1) When you get injured on the job, you have 30 days to report your injury to your employer and their workers’ compensation insurance company. [If you tell your supervisor you got injured on the job and need a doctor and they do not send you to a doctor, or have you fill out an accident report, give your employer a written report of your own, telling your employer that you got injured and would like to be sent to a doctor for a medical evaluation. Make sure you keep a copy of any accident reports for your own records. If your employer does not send you to a doctor after giving them a written report of injury, contact me right away and I will make sure your employer’s insurance company is notified of your injury.]
2) Your employer and their insurance carrier get to select your doctors and they have the right to contact those doctors and let them know what they will and will not pay for. [The insurance companies often employ Nurse Case Managers who act as the liaison between the insurance company and the doctor. Nurse Case Managers also serve as the eyes and ears of the insurance company at your doctors’ appointments. If you feel uncomfortable with them being in the room with you as you meet with the doctor, you can ask them to leave.]
3) You are entitled to change your doctors ONCE within the same specialty of the doctor your employer and their insurance carrier have selected for you. [There are exceptions to this rule that I can help you with that may allow you to select your own doctor under certain circumstances.]
4) Unless you are a law enforcement officer or firefighter, you will not receive your full rate of pay during the time you are unable to work due to your on the job injuries. You are only entitled to a payment rate per week of up to 66 2/3% of your weekly wages averaged over the 3 months prior to the week of your accident. [It is important that your average weekly wage (AWW) is calculated correctly by your employer and the insurance company. You need to make sure your earnings from tips and other jobs are reported to the insurance company so that they can be included in your AWW so that you are reimbursed at the correct compensation rate.]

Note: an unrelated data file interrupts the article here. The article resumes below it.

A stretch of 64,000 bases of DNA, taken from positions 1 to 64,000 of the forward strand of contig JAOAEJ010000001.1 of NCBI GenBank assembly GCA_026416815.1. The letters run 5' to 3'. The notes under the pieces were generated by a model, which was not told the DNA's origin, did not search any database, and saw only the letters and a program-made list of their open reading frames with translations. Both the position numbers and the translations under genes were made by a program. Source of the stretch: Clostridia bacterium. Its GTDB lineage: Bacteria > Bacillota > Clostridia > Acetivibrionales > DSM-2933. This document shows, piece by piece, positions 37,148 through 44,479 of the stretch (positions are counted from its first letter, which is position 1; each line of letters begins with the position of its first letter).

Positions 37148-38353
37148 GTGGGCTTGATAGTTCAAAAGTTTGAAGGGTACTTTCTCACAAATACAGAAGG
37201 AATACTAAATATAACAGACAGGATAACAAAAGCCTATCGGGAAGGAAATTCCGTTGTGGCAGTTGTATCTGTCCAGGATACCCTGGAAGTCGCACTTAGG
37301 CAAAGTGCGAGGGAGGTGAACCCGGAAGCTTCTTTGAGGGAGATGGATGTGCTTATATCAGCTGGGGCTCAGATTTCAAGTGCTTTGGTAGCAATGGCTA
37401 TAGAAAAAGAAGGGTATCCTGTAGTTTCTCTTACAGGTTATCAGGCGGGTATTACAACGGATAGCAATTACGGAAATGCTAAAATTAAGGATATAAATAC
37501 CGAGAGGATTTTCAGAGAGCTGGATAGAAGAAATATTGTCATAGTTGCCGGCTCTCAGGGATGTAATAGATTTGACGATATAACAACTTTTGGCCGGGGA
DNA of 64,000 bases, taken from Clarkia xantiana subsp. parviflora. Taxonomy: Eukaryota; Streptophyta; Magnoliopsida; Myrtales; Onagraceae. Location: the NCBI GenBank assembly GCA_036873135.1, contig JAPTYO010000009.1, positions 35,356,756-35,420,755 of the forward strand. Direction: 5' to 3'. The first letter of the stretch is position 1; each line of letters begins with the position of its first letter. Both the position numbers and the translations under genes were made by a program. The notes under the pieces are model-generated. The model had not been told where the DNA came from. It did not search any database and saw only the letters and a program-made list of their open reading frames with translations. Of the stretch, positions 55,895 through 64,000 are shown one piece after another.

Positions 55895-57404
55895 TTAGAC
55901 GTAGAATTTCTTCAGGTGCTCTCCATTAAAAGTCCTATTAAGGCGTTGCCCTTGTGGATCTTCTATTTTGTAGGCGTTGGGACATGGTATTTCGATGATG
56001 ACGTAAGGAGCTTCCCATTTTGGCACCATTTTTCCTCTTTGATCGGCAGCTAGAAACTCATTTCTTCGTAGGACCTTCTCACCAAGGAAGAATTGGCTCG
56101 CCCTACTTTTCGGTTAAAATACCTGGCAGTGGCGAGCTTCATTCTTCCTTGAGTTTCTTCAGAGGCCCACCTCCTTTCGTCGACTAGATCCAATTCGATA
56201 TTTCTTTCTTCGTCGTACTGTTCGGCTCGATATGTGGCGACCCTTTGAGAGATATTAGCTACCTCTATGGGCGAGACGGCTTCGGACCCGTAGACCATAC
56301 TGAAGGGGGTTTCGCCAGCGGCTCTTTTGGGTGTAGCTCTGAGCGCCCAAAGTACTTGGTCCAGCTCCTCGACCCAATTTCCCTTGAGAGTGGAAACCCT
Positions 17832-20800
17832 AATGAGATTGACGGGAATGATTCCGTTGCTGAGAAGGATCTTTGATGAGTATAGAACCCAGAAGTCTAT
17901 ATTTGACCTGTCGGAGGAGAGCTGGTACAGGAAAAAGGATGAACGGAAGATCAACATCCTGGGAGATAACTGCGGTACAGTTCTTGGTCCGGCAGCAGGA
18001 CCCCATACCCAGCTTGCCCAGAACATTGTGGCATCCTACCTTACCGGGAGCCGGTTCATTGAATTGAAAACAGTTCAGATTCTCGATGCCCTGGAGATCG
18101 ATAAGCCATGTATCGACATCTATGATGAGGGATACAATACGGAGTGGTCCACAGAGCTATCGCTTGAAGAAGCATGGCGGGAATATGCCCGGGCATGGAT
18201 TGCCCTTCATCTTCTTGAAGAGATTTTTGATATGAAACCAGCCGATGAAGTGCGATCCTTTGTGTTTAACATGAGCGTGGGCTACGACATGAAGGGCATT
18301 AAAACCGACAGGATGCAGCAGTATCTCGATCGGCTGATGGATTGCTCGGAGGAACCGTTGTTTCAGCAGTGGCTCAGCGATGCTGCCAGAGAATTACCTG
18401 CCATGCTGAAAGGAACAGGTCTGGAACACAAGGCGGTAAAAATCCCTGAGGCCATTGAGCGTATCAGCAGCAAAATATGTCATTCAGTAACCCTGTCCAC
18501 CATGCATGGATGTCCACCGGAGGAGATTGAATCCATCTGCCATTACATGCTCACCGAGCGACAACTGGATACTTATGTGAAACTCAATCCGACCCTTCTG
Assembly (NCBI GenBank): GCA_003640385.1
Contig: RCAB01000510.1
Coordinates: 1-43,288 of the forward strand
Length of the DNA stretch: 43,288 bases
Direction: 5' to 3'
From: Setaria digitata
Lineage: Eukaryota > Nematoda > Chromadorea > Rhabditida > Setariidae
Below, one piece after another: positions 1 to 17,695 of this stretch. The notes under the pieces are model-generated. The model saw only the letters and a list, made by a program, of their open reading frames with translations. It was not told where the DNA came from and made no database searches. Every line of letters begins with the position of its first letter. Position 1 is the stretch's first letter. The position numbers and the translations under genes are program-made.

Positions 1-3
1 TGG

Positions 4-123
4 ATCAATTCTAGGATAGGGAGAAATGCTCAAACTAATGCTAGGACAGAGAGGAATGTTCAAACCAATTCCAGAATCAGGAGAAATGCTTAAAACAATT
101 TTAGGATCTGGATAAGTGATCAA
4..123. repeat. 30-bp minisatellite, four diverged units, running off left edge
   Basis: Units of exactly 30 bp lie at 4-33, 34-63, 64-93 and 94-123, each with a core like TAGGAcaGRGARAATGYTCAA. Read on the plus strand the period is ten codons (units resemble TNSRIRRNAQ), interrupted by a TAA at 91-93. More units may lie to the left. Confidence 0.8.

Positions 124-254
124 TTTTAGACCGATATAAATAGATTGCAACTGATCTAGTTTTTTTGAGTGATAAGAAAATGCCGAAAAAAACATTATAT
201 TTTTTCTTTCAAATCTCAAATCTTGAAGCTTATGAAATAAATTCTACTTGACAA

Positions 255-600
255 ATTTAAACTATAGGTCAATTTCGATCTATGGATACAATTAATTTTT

5) The doctor you are authorized to see by employer and their insurance company may release you to return to work with certain limitations on your physical activities for work. [You should provide your employer a copy of those restrictions so that they have an opportunity to offer you work within those restrictions. If they do not give you work within those restrictions, you should be entitled to Temporary Partial Disability (TPD) to reimburse your lost earnings while you are unable to return to work.]
6) Your prior medical history, no matter how long ago, is relevant in your workers’ compensation claim. Failure to inform your doctor of prior injuries and medical conditions with your present injured areas may bar your workers’ compensation claim. [Make sure you list any prior medical history in the intake form the doctor makes you fill out at your first visit. Get help from a friend or family member if necessary to fill out that form. If you had a problem in the past with the same injured areas as is now giving you pain, but that pain is distinguishable, make sure to inform the doctor of the differences and the length of time since you last had problems with that area. Failure to inform your authorized treating physician of your prior medical history can often preclude you from obtaining workers’ compensation benefits.]
7) It is unlikely that your employer will fire you from your job because you report your injury and request your entitled benefits. Florida Statute Section 440.205 makes it unlawful for your employer to harass, coerce or terminate your job, simply because you are seeking your workers’ compensation benefits. [However, Florida is an “at will” employment state. Your employer can terminate your employment for any valid business reason (e.g., misconduct, not showing up for work on time, not doing your job correctly, etc.)]
8) You concordantly have the right to quit your job, even though you still have an active workers’ compensation claim. [This may affect your right to lost wage reimbursement, or indemnity benefits, but there are exceptions to this rule that I can help you with if you still have physical restrictions for work from your authorized treating physician.]
9) Undocumented workers, or those without legal residency or citizenship in the United States, are still entitled to workers’ compensation benefits. [If you have not reported your taxable earnings to the IRS, you may be precluded from recovering indemnity benefits for lost earnings from your injuries; however, you are still entitled to medical care. If you use a false Social Security Number to obtain workers’ compensation benefits, however, that is a felony in the state of Florida.]
Contact Our Experienced Attorneys For A Consultation
To discuss your case with a lawyer, please call us at 407-900-4996 to schedule a free initial consultation. You may also contact our firm online. We serve clients throughout central Florida.
Get Help Today. Call Us At 407-900-4996